4. Online shopping
  5. Reselling on eBay may be an option but will require a lot more effort

Credit card exit opportunities

There are a lot of very good credit cards with annual fees. You may be wondering how I am managing if a lot of my credit cards have hefty annual fees. In the case for most credit cards with huge sign-up bonuses, the first year is generally waived. You deciding to keep your card beyond a year is up to your own discretion if you think a card is worthwhile. The general rule of thumb is to downgrade an annual fee credit card into a no annual fee credit card. For example, with the American Express Platinum Card I have the option to downgrade my credit card into the no-fee American Express Everyday. By downgrading, you avoid closing out your credit card and having to take a credit score hit. If downgrading is not an option, the last resort is to close out the credit card, which will cause your credit score to temporarily take a hit.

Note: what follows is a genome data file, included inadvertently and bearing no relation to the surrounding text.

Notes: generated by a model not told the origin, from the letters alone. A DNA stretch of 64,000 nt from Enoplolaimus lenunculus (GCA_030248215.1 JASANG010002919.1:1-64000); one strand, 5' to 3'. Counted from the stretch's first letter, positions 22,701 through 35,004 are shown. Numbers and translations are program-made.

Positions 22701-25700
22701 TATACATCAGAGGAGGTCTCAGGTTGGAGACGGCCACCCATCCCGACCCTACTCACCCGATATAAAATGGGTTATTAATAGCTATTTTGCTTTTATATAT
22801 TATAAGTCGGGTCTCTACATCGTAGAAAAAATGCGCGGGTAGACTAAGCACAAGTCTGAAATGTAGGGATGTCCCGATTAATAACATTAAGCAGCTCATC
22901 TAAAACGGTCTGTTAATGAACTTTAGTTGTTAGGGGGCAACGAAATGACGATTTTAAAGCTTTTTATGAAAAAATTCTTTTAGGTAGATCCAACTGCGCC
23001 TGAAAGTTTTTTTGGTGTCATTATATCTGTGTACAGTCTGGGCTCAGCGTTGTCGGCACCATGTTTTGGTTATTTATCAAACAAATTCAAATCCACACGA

My advice

My advice for those new to the credit card game is to work your way up from easier approval cards to more premium cards. The chances of getting approved are much better. To get a general idea what credit score a certain credit card needs, I tend to search for average approval scores before I apply. By being within the credit score range, you may avoid potential pitfalls without having your credit score taking a beating from having too many hard inquiries. Also, I would highly recommend prioritizing applying for Chase credit cards if they are of interest to you because of their 5/24 rule.

Last but not least, have fun with it! I know this was a lot of information to take in, but when you are on that first free trip, boy is traveling for free an amazing feeling.